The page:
Growing up, I learned to fit in with everyone else in my large, loud Filipino family of cousins and aunts and uncles, and to not make waves and to not embarrass my parents by calling attention to myself. And here I was sitting so multiple people could paint or draw me.
While I sat, I thought about the long history of portrait painting, how it emerged from the ancient Greeks and Romans idealizing the human form, the depiction of saints and martyrs, then to the the rich and powerful and the wealth kings conquered and robber barons amassed, and even in the more modern era, the propaganda, the commercialization of our faces, of the common selfie.
And for me, being who I am and what I am, sitting there being painted in my orange chair was somewhat a rarity. According to the Pew Research Center, Filipinos are the third largest origin group in the United States. But to me, we were practically invisible. I saw few Filipinos growing up in the 80s and 90s in the suburbs of Washington. D.C. and the East Coast. I never saw Filipinos in the movies or even movies about Filipinos. What Americans know about Filipinos is so limited, even though the Philippines has had a special relationship with America for decades. Some people know that Filipinas have won the Miss Universe Pageant four times, more than any other country. And of course, everyone knows the most famous Filipino is Manny Pacquiao.
One thing that has always bugged me is that if you type Filipina into the search engines, what comes up are not paintings of Filipinas from Philippine history or famous living Filipinas, but profiles from dating sites promising to be the best places to meet and date these beautiful Filipinas. I can't tell you how humiliating it is when strangers assume that since I'm a Filipina I must have met my white husband on a dating site. Sitting here in this orange chair, I felt like I was finally being seen as myself, and not just as a stereotype or a background character.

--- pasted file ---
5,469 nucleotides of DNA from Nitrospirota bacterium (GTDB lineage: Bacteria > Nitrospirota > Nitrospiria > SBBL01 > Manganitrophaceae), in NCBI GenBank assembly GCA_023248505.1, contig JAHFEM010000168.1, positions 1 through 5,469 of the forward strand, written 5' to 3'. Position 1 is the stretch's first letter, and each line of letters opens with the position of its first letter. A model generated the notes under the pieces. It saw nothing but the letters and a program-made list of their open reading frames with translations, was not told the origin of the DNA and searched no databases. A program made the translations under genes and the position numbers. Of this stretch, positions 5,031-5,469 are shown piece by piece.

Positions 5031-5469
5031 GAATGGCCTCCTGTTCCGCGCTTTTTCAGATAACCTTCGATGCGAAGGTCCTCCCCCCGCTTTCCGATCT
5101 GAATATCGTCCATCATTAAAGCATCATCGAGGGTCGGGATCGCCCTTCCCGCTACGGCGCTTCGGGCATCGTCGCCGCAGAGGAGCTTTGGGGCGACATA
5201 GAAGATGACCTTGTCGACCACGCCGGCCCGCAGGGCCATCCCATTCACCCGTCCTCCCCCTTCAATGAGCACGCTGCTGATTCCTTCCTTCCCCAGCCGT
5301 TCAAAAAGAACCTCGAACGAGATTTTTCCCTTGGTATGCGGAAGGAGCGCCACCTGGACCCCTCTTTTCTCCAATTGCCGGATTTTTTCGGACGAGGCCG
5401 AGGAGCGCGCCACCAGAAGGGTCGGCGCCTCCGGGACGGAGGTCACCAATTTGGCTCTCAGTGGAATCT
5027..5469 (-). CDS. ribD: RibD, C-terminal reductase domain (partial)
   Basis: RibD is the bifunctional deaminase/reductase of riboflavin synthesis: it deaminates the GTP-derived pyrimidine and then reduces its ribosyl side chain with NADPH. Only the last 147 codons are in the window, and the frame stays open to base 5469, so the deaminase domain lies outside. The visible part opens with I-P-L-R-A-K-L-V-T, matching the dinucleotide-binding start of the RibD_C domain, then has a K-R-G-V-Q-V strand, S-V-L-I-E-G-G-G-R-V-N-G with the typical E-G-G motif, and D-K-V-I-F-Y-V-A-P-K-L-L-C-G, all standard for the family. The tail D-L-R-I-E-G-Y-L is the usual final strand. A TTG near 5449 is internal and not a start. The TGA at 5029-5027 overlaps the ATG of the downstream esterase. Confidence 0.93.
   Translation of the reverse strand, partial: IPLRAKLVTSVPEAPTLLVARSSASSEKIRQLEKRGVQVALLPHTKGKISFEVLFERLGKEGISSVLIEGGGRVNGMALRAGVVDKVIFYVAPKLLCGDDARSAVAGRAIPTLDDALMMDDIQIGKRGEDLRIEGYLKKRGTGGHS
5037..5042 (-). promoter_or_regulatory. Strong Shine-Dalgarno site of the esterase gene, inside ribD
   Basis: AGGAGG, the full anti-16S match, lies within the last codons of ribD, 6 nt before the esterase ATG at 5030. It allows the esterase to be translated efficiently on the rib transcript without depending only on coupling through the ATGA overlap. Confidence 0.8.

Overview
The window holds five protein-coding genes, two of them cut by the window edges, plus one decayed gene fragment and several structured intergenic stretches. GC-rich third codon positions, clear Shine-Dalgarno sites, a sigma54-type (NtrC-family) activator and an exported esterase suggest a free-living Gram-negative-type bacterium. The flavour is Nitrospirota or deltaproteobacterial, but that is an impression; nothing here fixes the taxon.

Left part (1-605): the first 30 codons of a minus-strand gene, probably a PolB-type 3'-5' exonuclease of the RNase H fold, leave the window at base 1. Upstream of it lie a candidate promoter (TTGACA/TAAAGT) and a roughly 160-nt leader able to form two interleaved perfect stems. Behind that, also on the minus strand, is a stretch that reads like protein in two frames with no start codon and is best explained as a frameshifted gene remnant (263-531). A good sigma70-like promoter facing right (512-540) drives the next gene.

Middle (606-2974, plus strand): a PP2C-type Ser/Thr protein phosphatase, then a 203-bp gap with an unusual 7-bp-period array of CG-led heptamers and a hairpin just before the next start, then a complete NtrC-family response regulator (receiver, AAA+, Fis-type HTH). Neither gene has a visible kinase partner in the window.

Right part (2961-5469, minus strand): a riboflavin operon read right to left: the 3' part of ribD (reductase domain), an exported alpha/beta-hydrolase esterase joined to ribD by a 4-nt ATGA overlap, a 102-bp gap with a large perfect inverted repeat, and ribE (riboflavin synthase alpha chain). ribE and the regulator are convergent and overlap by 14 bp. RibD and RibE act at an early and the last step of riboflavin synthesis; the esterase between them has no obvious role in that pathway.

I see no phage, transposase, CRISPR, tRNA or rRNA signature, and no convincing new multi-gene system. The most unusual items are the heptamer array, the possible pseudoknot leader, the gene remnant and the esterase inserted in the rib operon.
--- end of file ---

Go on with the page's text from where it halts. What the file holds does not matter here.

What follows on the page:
But perhaps the best thing about having my portrait painted by Erin is that she showed me how to mix my own skin tone with the limited palette of paints she always uses. I am a a mix of phthalo green or chromium oxide green and cadmium orange and titanium white, which combine into a kind of yellow ochre. I have written many posts about how I tried to paint my own portrait and I've always been frustrated in the gap between what I wanted to paint and what I could actually make.
Seeing a painting of me gives me hope that today, someone like me can be seen and heard. It won't be easy, but seeing my portrait makes me see what is possible. Watching Erin mix my colors inspires me to keep fighting for my own voice, my own visual vocabulary, despite the limits and expectations imposed by others who think they know me. One day, I might be able to paint a portrait of myself that truly represents me. And now, whenever I feel low, I will look back at this evening in Tavira, and I will remind myself of what it felt like to be seen . And I will tell myself that even the smallest step is still a step forward.
Erin is offering a portrait painting workshop through Black Pond Studios this September. You can learn more about it here. I'm not being compensated by Erin or Black Pond Studios for this blog post. This is my honest opinion and my actual experience of learning how to paint. Sign up for my newsletter or fill out the form below to get future posts like this mailed to you.